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Microctenopoma Species

Home Forums Fresh and Brackish Water Fishes Microctenopoma Species

This topic contains 12 replies, has 5 voices, and was last updated by  David Marshall 10 years ago.

Viewing 13 posts - 1 through 13 (of 13 total)
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  • #299625

    Matt
    Keymaster

    David’s new Microctenopoma damasi project is making me jealous. I’ve kept M. fasciolatum (form “B” if you follow Aqualog) and M. ansorgii in the past and loved them both. They are really interesting fish and I know that at least 2 other members here have them/have kept them so thought I’d start this thread to share experiences. I’ll chip back in tomorrow as I’m really tired but thought I might forget if I don’t write something now.
    Pic credit: http://www.ne.jp

    Attached files

    #308070

    keith565
    Participant

    great topic Matt. as you know i have m fasciolatum, have had them a while now, but no spawns yet. they are a very nice fish, a bit shy at times.
    here is a picture of the male, not a good shot i’m afraid.

    Attached files

    #308086

    Reva
    Participant

    I want some really BADLY

    #308087

    David Marshall
    Participant

    Hey Riva

    Am sure Matt won’t mind me answering your question.

    Up until fairly recently all the African bushfish belonged to genus Ctenopoma. Breeding methods then accounted for a ‘split’. Ctenopoma are fish which reproduce by simply scattering their eggs and milt to take a chance on reproducing their own kind. Microctenopoma construct primitive nests of bubbles to hold their eggs and fry.

    Both C. and M. are closely related to the well-known Climbing perch, genus Anabas, of Asia.

    Regards David

    #308103

    Reva
    Participant

    QUOTE (David Marshall @ Aug 4 2008, 01:31 PM) < {POST_SNAPBACK}>
    Hey Riva

    Am sure Matt won’t mind me answering your question.

    Up until fairly recently all the African bushfish belonged to genus Ctenopoma. Breeding methods then accounted for a ‘split’. Ctenopoma are fish which reproduce by simply scattering their eggs and milt to take a chance on reproducing their own kind. Microctenopoma construct primitive nests of bubbles to hold their eggs and fry.

    Both C. and M. are closely related to the well-known Climbing perch, genus Anabas, of Asia.

    Regards David

    Thanks David…so are they both anabantids even if Ctenopoma do not build bubblenests?

    #308124

    Matt
    Keymaster

    They are Reva, and closely related as David said.

    #308128

    David Marshall
    Participant

    Hey Matt

    Your system sounds fine. With ansorgii many people, because of the extremely primitive nest, never realise reproduction between a pair has taken place.

    Regards David

    #308129

    Reva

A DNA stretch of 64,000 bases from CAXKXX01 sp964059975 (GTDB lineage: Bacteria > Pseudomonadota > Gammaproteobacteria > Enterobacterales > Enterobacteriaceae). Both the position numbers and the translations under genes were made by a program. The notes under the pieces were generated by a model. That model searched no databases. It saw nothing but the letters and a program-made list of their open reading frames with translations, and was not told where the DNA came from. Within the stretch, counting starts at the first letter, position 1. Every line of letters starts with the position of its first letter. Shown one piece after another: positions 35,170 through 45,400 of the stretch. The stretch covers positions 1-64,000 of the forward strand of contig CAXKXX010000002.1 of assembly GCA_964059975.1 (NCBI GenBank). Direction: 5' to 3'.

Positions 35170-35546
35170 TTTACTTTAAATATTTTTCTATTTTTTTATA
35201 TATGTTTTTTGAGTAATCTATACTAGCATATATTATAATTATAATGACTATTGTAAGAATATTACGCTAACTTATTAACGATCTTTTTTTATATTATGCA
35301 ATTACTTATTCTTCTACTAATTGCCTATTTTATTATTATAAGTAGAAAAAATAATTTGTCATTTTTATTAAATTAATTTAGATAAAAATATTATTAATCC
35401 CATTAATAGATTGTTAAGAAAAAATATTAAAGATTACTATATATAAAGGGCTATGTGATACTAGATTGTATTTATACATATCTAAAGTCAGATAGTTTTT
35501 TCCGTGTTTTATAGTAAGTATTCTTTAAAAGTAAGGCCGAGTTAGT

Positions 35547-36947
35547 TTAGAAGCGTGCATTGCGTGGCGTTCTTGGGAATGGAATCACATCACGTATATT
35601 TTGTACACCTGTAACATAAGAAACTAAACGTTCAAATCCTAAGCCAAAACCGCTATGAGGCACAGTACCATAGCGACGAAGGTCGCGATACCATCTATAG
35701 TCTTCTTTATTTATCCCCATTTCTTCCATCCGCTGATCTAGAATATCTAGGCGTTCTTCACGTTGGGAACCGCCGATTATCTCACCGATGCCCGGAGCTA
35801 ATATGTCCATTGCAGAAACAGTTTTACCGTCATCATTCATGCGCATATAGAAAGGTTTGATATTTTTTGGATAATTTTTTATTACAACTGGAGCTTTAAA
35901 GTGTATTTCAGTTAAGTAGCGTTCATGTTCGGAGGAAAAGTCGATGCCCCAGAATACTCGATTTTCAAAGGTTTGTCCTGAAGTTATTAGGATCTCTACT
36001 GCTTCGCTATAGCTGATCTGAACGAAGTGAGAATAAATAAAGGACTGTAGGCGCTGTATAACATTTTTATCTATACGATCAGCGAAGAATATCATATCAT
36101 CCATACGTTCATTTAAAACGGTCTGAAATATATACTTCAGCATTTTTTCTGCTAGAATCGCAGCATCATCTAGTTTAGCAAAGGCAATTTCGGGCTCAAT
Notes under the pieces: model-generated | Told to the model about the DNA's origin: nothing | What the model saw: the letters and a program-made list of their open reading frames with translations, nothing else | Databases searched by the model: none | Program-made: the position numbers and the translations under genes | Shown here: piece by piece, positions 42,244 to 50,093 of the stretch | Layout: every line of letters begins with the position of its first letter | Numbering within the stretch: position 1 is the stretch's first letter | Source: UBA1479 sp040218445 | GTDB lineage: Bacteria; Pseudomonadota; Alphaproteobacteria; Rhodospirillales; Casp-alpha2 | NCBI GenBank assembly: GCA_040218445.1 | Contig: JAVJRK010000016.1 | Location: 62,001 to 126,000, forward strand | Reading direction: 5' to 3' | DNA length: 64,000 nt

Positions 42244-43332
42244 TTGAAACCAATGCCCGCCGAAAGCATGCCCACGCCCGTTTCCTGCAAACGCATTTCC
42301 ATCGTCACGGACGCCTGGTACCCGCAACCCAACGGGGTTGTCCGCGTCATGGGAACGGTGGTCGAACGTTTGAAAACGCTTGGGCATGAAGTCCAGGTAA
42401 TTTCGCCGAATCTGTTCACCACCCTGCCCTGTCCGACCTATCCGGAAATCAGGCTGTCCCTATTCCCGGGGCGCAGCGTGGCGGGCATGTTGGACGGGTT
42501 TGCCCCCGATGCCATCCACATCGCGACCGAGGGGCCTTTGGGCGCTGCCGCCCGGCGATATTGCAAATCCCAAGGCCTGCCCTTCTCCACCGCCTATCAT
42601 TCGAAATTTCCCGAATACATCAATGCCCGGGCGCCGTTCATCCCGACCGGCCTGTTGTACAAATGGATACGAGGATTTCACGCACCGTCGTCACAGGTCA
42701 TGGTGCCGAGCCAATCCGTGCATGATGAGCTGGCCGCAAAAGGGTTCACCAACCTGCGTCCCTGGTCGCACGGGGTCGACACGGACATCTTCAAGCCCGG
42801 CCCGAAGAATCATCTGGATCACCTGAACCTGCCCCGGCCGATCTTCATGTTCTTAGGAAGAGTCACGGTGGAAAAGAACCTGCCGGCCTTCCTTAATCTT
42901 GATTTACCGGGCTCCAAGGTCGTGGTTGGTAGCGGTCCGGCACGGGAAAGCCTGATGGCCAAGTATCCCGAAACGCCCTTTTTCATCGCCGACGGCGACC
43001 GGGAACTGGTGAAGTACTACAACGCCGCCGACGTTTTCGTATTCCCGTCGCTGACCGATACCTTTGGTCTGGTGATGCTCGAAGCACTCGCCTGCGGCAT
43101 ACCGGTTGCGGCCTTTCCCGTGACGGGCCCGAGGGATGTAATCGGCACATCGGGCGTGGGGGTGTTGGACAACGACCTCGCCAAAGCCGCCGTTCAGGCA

Participant

    QUOTE (Matt @ Aug 5 2008, 03:22 PM) < {POST_SNAPBACK}>
    They are Reva, and closely related as David said. /wub.gif” style=”vertical-align:middle” emoid=”:wub:” border=”0″ alt=”wub.gif” />

    Would the Kribs eat the Bushfish fry? everyone else in there has a sucker mouth except the tiger barbs….

    #308133

    Richy
    Participant

    I don’t know anything about the fish in the main topic but YES I’d imagine the Kribs will eat the fry

    #308149

    Matt
    Keymaster

    I would say so Reva, and the barbs would probably get in on the feast too. From what I’ve read acutirostre produce loads of eggs so be sure to have some grow-out tanks ready!

    David that is pretty much how it happened for me. Some of the Java fern was growing emerse and they built the nest behind this so I couldn’t see it. Once I spotted the first fry I started observing them more closely although it was still difficult to see much of the spawning behaviour as the tank was so dark.

    #308175

    David Marshall
    Participant

    Hey Matt

    Yes ansorgii live a secretive life. Of the labyrinth grouping I think the spawning behaviour of Channa bleheri is perhaps the most strange. Adults enjoy a well lit aquarium more than any other labyrinth fish yet spawning reports indicate that pairs reproduce, in complete privacy, in caves.

    Regards David

    #308435

    Matt
    Keymaster

    There are a few Channa species that are known to spawn in caves. I had a fantastic pair of C. stewartii (remember them Neill?) that excavated a real network of tunnels under the driftwood in their tank. David how do you intend to spawn the damasi? Do they need similar conditions to ansorgii?

    #308439

    David Marshall
    Participant

    Hey Matt

    Yes the spawning conditions are similar to ansorgii. The pair are getting along fine and when the male gets a little rough the female retreats to her favourite cave. Will post any spawning activity as and if it happens.

    Regards David

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